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Lower-Insurance Mortality Unaffected by Comorbidities

Also, hospital factors explain some of the higher mortality in black cancer patients

WEDNESDAY, May 27 (HealthDay News) -- Comorbidity levels do not explain why patients with colorectal cancer who have private insurance have lower death rates than patients who are uninsured or have government insurance, according to a study published online May 26 in the Journal of Clinical Oncology. In a related study in the same issue, hospital factors such as quality can help explain some of the higher mortality in black patients with breast or colon cancer.

In the first study, Anthony S. Robbins, M.D., and colleagues from the American Cancer Society in Atlanta analyzed data from 64,304 white and black patients with colorectal cancer to determine whether comorbidity levels explain why insurance status predicts survival. They found that patients with private insurance had the lowest level of comorbidities and the best survival compared with patients who were uninsured or receiving Medicaid or Medicare, but adjusting for the number of comorbidities had little impact on the association between insurance status and survival.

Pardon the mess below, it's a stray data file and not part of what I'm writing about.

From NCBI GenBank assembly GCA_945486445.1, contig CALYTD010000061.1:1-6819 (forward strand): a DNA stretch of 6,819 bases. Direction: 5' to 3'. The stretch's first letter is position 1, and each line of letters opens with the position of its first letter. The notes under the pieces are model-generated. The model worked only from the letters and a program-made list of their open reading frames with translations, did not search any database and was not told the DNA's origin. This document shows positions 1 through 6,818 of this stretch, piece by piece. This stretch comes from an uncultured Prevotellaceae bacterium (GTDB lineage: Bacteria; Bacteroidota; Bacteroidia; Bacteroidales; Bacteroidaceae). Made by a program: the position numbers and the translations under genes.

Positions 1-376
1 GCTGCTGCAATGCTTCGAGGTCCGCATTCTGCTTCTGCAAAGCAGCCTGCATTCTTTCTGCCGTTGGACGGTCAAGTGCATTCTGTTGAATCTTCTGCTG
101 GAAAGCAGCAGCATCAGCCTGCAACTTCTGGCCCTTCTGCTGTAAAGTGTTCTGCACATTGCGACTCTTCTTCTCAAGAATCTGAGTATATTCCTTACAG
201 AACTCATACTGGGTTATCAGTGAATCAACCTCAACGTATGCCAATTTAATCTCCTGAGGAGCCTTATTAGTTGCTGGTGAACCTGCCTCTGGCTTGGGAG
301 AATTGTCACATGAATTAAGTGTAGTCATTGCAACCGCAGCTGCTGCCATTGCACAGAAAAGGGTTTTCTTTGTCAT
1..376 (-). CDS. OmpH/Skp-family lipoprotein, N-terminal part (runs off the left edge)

In the second study, Tara M. Breslin, M.D., and colleagues from the University of Michigan in Ann Arbor analyzed data on hospital factors and late mortality from 25,571 black and white breast cancer patients and 22,168 black and white colon cancer patients. The researchers found that black patients had a significantly higher risk of mortality for both breast (hazard ratio, 1.25) and colon cancer (hazard ratio, 1.13). Hospital factors could explain 36 percent of the excess mortality for breast cancer and 54 percent of the excess mortality for colon cancer.

"Hospital factors, including quality, are important mediators of the association between race and mortality for breast and colon cancer," Breslin and colleagues conclude.

Abstract - Robbins
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Abstract - Breslin
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